The sun came out and the winds turned southwesterly, so we set off our way back to Bimini, at a running pace of 7 knots. Quite fast for Anhinga! We were having the ride of our life! The 4 minute clip below is what I put together from the sail after the storm I call, “Anhinga’s song.”
We had watched a film about a young man named Charlie Cloud, who raced sailboats in high school. He was showing his little brother the ropes; they stood together in the dawn watching the sailboats set off from an unnamed shore. His little brother said to him, “Charlie where do you think they are going?” Charlie whimsically looks across the bay and says, “Everywhere.”
Go and Enjoy! Sharon Bickel
Saturday, July 28, 2012
Imagine being a small girl around the age of 6, in a fancy little dress, staring down at a cement circle with your family in a graveyard. Imagine you were told you had a sister that you had never met and never will. Imagine a life filled with brothers, boisterous, adventurous, and altheletic. Imagine being a girl, but always striving to be as fast, as good, and as strong as your brothers. Imagine being a mother losing her first child, in a long and arduous labor.
I would be a very different person, if Sarah Jane had lived. I can't imagine the pain, confusion, and guilt my mother had carried in her heart during a time little was known about carrying a still born child. I can't be heartless to say, I am glad I did not have a sister, I just know I would not have did the things I have done, traveled the places I have been, and dreamed to reach a higher mountain if she was my living sister. I would never have met my soul mate, David.
I just have to know that God knew best for her, for me, and for my husband. I am glad her name will live on in a custom creation made by a loving master shipwright, whose heart is buried underneath his gruff, and rough exterior. We will enjoy taking Sarah Jane fishing.
Sunday, March 11, 2012
I say this in regards to the whole group that was participating in the First Annual Southwest Boat Building Festival. Can I add we were all happily captivated? We at the Shipwright Shop have been living, breathing, working on this historical event for 6 months. As David Bickel says, “this important maritime festival is loongggg over due in southwest florida!”
Yet, can I add, the kids participating in this event worked about as hard as we did in their building efforts in two and one half days, as we worked on producing this festival in 6 months. No, they were not playing video games, watching television, or chatting with friends on the phone, they were gluing, hammering, sanding, and yes, they were drilling this weekend.
The boats shaped out marvelously, right before everyone's eyes. The kids, well, not all were kids (we had young adults, also), came out victoriously in building their first wooden vessel for the sponsors who graciously made this all happen.
Who won the contest? They all were winners in our minds and hearts, and in the eyes of all the observers who came out to watch this phenomenal event taking place at the Lee County Boat Show.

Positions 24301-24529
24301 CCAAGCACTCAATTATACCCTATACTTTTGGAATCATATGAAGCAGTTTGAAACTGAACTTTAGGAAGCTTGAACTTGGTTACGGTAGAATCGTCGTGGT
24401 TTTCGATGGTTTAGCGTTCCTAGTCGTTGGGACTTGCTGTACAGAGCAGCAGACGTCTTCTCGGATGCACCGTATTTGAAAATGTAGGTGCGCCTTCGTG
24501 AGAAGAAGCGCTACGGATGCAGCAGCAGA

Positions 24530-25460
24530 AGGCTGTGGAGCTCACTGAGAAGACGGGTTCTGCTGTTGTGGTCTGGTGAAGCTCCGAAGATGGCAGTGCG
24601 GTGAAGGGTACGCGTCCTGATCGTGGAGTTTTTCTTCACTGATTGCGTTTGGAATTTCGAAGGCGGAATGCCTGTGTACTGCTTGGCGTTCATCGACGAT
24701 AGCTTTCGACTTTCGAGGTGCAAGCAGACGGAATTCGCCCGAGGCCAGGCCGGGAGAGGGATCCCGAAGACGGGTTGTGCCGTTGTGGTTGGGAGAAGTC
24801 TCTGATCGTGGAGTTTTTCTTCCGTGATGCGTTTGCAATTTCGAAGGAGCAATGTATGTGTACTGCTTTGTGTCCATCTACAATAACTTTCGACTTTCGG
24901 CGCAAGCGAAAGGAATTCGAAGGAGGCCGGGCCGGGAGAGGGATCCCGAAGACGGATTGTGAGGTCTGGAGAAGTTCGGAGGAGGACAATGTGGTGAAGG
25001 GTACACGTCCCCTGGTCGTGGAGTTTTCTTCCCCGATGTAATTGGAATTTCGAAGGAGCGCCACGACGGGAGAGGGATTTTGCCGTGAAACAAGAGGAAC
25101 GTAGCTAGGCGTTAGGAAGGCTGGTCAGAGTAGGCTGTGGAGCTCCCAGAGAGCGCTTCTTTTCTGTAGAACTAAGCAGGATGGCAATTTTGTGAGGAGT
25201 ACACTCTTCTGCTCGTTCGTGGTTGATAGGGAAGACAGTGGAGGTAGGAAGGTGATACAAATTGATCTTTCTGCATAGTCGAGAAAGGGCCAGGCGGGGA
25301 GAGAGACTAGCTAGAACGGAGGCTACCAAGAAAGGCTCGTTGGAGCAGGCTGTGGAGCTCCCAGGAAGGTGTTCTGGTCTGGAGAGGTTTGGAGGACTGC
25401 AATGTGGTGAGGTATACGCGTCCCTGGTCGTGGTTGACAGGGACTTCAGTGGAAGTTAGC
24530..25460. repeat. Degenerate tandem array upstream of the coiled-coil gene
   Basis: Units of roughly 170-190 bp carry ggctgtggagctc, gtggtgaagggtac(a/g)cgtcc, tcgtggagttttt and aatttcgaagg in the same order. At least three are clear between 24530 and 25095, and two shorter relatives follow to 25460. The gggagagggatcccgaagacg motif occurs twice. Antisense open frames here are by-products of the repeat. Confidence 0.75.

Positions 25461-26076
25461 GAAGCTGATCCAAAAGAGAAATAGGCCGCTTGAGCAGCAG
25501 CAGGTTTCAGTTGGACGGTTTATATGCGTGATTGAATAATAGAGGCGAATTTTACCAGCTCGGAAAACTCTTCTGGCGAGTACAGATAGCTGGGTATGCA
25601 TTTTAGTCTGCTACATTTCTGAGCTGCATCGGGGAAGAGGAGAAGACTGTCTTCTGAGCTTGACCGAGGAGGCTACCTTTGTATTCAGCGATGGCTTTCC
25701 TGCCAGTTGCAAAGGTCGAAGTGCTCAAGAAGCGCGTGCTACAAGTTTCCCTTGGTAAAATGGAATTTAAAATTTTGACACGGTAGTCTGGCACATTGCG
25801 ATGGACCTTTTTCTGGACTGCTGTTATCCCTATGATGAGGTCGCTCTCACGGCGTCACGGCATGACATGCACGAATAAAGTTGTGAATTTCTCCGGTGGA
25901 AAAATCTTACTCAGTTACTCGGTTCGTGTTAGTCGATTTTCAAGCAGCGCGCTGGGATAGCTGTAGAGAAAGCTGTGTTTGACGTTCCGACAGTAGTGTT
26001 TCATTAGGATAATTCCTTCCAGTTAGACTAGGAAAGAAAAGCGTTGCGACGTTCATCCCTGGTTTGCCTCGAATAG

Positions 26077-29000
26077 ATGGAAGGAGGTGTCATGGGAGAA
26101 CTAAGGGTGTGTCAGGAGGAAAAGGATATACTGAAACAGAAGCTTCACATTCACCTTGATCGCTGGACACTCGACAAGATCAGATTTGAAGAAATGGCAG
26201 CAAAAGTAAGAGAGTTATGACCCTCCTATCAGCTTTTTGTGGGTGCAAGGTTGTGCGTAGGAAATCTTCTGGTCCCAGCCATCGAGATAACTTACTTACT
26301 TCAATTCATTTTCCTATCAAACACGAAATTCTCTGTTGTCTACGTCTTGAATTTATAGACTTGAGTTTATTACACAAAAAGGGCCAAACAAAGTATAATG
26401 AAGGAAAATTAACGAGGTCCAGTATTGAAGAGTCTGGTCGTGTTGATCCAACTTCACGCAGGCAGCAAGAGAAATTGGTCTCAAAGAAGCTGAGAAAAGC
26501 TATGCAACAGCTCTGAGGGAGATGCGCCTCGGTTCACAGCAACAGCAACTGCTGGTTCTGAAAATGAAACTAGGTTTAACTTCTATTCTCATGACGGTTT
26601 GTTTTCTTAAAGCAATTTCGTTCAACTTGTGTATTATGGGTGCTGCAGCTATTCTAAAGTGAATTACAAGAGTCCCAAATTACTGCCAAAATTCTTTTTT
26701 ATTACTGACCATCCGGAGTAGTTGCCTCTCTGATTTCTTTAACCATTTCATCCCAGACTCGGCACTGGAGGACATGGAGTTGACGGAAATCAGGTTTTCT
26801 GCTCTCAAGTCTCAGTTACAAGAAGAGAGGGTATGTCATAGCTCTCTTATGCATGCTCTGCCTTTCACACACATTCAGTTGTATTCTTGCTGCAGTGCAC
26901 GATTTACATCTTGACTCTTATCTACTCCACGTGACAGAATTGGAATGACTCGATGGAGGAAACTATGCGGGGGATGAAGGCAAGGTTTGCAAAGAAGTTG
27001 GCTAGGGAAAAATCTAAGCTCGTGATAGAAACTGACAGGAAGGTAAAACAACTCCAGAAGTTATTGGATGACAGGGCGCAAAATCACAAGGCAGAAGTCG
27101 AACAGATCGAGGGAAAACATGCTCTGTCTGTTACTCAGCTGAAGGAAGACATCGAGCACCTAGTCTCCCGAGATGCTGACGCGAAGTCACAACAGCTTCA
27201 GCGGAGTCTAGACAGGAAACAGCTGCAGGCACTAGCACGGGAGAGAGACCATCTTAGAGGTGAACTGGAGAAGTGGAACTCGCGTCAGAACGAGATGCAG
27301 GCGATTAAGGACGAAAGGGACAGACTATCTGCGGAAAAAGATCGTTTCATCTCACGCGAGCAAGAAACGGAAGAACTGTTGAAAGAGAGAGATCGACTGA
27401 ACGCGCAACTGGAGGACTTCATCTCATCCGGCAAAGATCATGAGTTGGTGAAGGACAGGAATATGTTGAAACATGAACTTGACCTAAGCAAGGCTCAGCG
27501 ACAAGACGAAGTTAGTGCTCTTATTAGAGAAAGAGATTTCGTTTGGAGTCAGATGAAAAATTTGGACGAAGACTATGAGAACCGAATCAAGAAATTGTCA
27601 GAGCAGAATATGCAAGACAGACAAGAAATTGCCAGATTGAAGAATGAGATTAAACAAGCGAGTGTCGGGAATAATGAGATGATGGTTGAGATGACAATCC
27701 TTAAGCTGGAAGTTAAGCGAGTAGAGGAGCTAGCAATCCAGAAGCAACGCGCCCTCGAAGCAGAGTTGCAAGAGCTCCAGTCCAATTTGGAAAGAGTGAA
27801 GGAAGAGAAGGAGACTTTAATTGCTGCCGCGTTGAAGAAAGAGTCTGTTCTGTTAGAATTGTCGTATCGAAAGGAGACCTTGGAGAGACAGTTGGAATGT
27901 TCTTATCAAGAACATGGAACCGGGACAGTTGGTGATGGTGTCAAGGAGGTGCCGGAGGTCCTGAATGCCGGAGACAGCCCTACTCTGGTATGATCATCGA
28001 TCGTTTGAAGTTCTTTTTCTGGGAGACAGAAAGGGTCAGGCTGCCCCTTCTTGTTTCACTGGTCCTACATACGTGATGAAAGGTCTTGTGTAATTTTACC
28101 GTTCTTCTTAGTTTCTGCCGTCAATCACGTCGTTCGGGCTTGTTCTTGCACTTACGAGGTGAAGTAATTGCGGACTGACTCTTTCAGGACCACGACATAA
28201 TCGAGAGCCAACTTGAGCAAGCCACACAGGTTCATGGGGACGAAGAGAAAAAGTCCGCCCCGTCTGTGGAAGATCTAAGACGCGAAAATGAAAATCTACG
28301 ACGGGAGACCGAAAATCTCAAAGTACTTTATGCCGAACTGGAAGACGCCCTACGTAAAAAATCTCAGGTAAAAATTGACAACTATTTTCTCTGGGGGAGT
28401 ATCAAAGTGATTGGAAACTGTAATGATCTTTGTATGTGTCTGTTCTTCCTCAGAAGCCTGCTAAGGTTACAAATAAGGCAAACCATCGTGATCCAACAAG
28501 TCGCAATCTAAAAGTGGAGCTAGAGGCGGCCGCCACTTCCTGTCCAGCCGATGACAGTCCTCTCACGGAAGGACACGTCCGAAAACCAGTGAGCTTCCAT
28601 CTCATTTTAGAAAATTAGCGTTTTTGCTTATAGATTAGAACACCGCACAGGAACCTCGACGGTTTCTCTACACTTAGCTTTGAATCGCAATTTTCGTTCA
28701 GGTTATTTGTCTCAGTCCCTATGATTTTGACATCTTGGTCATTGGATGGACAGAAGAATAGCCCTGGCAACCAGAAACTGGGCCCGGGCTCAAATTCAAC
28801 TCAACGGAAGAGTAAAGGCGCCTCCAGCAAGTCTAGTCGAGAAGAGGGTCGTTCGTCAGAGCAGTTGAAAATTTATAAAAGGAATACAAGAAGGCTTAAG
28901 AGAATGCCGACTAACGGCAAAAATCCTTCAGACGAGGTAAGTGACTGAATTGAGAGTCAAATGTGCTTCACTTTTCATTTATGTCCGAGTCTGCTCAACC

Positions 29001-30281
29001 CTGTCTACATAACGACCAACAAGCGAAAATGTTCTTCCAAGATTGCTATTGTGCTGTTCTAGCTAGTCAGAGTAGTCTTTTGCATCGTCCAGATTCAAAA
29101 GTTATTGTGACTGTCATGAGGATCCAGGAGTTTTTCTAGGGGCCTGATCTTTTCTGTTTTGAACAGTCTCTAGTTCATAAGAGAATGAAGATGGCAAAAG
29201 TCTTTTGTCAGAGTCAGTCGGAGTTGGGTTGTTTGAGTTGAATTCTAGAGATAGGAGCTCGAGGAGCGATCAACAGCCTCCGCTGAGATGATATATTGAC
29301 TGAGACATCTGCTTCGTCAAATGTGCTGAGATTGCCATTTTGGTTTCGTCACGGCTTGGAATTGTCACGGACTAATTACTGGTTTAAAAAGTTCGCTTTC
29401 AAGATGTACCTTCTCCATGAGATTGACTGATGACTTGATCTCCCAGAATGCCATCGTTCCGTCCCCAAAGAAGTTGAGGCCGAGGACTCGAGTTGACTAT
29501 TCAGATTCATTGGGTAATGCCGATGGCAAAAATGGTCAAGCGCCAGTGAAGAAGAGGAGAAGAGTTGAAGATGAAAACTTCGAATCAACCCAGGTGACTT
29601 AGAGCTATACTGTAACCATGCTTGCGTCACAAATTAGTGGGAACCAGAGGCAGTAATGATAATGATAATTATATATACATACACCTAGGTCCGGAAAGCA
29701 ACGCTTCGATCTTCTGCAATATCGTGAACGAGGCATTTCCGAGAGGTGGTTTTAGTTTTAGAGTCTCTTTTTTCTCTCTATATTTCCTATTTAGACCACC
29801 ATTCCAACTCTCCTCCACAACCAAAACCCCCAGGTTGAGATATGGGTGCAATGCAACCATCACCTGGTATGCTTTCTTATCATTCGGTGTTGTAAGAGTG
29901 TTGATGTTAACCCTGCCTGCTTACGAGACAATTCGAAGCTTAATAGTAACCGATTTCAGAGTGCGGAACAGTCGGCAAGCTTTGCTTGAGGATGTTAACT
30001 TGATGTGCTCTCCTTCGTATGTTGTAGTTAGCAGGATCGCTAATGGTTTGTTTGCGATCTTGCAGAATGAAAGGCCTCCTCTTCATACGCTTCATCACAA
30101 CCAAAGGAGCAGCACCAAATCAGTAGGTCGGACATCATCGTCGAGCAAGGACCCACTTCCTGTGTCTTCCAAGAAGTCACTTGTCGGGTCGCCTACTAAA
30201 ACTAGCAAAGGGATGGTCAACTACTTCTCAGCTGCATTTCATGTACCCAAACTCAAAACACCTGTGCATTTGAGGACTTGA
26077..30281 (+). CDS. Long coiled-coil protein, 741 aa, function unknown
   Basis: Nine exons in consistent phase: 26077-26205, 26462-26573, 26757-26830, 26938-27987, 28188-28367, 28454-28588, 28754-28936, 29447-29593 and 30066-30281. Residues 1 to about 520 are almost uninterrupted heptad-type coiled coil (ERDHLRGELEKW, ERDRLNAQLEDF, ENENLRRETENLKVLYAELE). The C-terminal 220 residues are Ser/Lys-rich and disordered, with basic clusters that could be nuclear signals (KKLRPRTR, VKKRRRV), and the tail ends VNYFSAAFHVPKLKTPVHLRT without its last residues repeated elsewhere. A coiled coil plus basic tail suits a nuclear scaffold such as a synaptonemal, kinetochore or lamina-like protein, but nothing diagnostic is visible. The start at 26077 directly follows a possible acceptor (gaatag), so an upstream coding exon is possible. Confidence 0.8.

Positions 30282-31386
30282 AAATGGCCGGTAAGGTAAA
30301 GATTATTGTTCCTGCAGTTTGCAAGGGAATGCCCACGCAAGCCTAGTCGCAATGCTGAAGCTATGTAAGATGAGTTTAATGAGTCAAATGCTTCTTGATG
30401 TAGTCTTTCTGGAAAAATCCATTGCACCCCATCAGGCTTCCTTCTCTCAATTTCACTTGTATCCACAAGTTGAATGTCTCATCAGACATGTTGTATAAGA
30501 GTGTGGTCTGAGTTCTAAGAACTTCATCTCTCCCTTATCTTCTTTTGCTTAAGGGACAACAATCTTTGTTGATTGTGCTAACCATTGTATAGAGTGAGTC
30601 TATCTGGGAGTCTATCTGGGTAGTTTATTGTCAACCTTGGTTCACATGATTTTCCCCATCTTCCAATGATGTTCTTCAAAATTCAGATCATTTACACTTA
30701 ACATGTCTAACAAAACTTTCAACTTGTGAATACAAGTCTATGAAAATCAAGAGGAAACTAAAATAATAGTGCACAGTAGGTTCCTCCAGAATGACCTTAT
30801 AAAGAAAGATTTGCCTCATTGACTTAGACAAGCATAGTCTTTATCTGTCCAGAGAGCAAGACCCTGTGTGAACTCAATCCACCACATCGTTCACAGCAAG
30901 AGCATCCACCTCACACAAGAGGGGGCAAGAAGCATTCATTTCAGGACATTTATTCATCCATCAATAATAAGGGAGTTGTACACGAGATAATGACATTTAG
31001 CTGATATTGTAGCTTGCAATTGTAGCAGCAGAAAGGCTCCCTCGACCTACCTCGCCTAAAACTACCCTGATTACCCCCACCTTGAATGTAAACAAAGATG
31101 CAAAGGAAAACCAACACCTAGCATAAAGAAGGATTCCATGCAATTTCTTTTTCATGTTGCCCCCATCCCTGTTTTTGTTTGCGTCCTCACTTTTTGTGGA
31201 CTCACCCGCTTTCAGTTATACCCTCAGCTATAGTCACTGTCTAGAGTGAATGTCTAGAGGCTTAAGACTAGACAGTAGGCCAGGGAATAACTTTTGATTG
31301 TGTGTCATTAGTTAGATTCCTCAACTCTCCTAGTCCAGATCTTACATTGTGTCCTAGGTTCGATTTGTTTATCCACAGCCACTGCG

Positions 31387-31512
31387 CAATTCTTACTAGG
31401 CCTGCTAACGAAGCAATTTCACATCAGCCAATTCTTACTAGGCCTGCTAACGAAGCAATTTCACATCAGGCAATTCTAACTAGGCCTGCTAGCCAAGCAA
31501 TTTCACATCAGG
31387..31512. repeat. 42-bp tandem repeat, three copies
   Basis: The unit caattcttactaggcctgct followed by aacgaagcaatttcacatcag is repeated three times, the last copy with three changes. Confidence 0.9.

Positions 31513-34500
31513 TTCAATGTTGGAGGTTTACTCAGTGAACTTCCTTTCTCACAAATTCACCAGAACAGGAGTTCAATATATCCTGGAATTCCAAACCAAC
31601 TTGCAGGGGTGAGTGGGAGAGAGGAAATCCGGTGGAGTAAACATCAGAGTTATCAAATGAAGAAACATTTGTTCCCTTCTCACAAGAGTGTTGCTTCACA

The volunteering mentors work as equally hard. One could never tell the weekend hours they freely gave up coming to the Shipwright Shop to build, and paint the feature boat, in order to give these Boat Builders their best guidance. By the look of pride in their faces when they gave the Achievement Certificates to their amazing team of 5 kids, I would say it was well worth all their efforts.
Can I just say, thanks everyone?
Thursday, December 15, 2011
Another unique character walked into The Shipwright Shop one day. Let's just say his initials are KW. Interesting enough, as he came for advice on how to build a kayak, but Capt. David T. put sand paper in his hand and made him help smooth out the wood grain of the SUP board he was building. More interesting, KW came back for more, so David gave him a job. He has had some boat work experience, an avid hunter, hiker, kayaker, according to his facebook page, anyway, and now a very good mountain biker! As any carpenter, experienced or not, he found out that Marine Carpentry goes beyond the bounds of the simple task of squaring off corners! Marine carpentry pushes the wood to do what wood normally would not do, or be. The shaping, and the bending of wood to create something beautiful..elegant, curvy and graceful is a passion and an art.
Well, this young man worked with us for a few months, we decided he needed a proper nickname, we waited for one to arise. Alas, to our loss he got a job with a biogenetics warehouse, he has a wife and wonderful young son to support. We miss him, but know he is in good hands. If you see him, he will be the one walking around checking inventory, you will know him not just by his long beard, proudly worn, but he will be the one wearing the brand new leather tool belt with a measuring stick in it's proper place.
By the way, we did get a nickname for him. We call him, "The Rabbi."